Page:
Jim Harbaugh, Alex Smith, Mark Sanchez; Chuck Goodell; David Lee, Stephen Curry; Mark Davis, Reggie McKenzie
by Glenn Dickey
Dec 18, 2012


TO SAY I was surprised by the 49ers exciting win over the New England Patriots would be a serious understatement. After the way they’d looked in the three previous games, especially the lackluster win over the Miami Dolphins that I witnessed at Candlestick, I was telling people they’d probably lose by a couple of touchdowns. That was my best prediction since I picked the Detroit Tigers to beat the Giants in the World Series. Now you know why I don’t bet on games.

Now, the Niners are virtually certain to win the NFC West. They’d have to lose both of their last two games to give the Seattle Seahawks a chance to win the division. Even if they lose to the Seahawks, they have the Arizona Cardinals at home in the last game and I can’t see them losing that game.

This Sunday night in Seattle could be tough, though. The Seahawks are playing at a very high level, scoring 108 points in their last two games, and they’re undefeated at home. Their stadium is the noisiest in the league, which makes it almost impossible for a visiting quarterback to get his signals heard.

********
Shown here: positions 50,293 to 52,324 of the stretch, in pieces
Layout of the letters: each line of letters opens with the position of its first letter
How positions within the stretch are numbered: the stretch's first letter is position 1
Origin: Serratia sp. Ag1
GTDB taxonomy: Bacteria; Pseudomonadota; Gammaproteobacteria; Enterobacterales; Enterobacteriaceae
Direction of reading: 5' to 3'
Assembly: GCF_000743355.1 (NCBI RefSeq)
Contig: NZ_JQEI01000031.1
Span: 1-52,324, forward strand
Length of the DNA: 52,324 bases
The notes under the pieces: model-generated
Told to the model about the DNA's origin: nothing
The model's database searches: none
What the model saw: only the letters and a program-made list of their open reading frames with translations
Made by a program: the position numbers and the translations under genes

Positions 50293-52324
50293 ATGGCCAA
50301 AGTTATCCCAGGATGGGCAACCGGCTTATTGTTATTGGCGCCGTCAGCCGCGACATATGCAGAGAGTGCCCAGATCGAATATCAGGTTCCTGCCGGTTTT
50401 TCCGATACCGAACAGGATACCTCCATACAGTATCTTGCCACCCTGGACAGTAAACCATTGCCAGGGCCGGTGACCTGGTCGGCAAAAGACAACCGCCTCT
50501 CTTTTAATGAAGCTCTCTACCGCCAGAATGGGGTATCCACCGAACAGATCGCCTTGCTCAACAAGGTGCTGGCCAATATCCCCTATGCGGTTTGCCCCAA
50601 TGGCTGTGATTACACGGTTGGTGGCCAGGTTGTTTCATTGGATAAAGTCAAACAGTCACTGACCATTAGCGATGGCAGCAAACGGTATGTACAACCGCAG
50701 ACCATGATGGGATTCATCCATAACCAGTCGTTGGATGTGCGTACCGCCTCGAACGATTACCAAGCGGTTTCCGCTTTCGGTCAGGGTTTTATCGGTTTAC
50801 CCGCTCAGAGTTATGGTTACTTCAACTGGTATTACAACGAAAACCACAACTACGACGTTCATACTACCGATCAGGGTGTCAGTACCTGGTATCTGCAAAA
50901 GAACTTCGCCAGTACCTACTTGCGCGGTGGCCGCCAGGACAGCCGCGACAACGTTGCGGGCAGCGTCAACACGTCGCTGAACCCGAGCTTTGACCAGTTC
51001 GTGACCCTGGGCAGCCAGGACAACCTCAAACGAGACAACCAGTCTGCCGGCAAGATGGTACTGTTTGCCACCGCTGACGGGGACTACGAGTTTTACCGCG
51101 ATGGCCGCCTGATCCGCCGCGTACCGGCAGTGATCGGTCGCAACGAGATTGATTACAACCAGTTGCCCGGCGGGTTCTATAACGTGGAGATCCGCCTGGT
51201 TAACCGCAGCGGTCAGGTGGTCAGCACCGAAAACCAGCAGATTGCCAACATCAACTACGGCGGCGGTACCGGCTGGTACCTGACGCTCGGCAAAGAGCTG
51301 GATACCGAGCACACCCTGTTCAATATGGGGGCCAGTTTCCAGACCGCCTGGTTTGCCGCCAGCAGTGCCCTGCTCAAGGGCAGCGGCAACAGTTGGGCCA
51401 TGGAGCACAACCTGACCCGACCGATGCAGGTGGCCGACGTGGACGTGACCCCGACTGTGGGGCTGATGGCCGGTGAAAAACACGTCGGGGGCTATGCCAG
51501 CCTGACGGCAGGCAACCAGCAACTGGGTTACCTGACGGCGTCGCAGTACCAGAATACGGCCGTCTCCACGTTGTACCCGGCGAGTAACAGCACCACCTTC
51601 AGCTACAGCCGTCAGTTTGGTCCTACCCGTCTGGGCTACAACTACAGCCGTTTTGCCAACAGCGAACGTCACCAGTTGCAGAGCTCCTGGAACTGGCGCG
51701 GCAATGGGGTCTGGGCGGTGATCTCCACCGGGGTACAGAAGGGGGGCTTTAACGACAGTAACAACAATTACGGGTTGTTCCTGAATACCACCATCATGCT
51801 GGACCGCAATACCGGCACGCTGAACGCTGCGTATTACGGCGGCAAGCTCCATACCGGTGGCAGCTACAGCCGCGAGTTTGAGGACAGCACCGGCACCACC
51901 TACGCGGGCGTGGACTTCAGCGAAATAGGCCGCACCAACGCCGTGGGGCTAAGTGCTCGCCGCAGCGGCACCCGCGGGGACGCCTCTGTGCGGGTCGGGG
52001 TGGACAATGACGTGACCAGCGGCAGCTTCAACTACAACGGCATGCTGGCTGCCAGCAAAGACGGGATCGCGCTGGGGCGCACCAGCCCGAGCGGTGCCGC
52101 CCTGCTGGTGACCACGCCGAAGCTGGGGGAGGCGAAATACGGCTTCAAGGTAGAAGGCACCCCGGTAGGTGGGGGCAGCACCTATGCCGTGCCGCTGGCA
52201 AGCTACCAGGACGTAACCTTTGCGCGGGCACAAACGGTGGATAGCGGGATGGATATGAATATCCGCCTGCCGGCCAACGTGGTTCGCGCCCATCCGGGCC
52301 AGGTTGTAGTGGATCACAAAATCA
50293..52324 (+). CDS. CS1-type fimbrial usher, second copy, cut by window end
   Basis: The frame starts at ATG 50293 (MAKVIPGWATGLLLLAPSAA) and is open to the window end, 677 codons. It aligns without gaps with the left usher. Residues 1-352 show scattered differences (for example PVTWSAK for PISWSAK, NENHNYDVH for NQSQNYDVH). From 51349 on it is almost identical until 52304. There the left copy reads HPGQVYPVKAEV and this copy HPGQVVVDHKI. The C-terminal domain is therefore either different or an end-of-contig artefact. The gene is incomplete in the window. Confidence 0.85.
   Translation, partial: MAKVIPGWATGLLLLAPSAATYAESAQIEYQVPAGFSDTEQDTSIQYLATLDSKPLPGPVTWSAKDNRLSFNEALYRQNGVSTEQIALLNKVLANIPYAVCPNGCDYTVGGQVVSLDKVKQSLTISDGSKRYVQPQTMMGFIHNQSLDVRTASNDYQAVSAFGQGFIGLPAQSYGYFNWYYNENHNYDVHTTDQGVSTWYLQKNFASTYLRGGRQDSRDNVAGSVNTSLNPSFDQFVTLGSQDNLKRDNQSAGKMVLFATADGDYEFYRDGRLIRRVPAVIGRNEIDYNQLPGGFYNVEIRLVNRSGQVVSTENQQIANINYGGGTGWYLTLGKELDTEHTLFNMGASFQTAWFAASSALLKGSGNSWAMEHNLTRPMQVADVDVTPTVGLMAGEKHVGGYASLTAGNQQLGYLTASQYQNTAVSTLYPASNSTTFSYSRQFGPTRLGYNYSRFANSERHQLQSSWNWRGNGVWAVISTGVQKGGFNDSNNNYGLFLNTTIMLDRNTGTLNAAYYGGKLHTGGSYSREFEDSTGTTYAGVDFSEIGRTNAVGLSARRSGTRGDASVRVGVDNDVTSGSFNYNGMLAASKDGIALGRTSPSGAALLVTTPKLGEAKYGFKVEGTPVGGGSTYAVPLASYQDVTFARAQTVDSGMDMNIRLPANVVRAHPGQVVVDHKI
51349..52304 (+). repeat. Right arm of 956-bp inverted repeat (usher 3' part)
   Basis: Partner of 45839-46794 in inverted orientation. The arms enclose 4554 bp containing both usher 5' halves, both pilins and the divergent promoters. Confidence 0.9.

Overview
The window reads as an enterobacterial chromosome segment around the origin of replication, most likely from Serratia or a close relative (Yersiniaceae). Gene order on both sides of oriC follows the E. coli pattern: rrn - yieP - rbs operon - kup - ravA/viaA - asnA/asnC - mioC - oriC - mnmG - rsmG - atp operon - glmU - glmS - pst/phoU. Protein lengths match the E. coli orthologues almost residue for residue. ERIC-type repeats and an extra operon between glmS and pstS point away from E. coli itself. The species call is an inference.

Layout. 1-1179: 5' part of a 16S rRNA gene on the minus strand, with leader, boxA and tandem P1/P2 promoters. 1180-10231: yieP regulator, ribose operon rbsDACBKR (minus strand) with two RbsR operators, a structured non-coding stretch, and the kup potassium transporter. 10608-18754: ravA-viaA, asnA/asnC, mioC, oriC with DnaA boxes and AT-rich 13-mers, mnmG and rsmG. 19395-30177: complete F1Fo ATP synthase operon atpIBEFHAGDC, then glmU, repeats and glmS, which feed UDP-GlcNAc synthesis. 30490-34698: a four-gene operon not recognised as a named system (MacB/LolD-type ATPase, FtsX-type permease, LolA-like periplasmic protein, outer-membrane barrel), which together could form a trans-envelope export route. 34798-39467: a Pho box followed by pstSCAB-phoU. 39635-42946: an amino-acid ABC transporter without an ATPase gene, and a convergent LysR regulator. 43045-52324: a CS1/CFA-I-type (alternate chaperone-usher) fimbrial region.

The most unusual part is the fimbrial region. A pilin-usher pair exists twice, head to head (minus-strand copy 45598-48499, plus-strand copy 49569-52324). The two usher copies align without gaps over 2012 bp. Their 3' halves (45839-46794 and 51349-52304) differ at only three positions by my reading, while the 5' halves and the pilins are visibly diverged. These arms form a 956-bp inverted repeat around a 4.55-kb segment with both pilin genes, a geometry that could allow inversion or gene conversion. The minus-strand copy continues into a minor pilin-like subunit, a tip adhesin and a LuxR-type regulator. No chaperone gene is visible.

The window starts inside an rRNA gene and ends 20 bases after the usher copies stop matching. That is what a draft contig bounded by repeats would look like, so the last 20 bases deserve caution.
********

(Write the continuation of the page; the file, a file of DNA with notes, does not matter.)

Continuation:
Offensively, the Seahawks have a rookie quarterback, Russell Wilson, who is not playing like a rookie. Like Colin Kaepernick, he’s a dual threat, able to run as well as pass. Former Cal great Marshawn Lynch is having a great season running the ball, looking as good as he did with the Bears.

This game is important to the Niners because, if they don’t win it, they’ll almost certainly be the third-best of the division winners, so their postseason schedule won’t be great.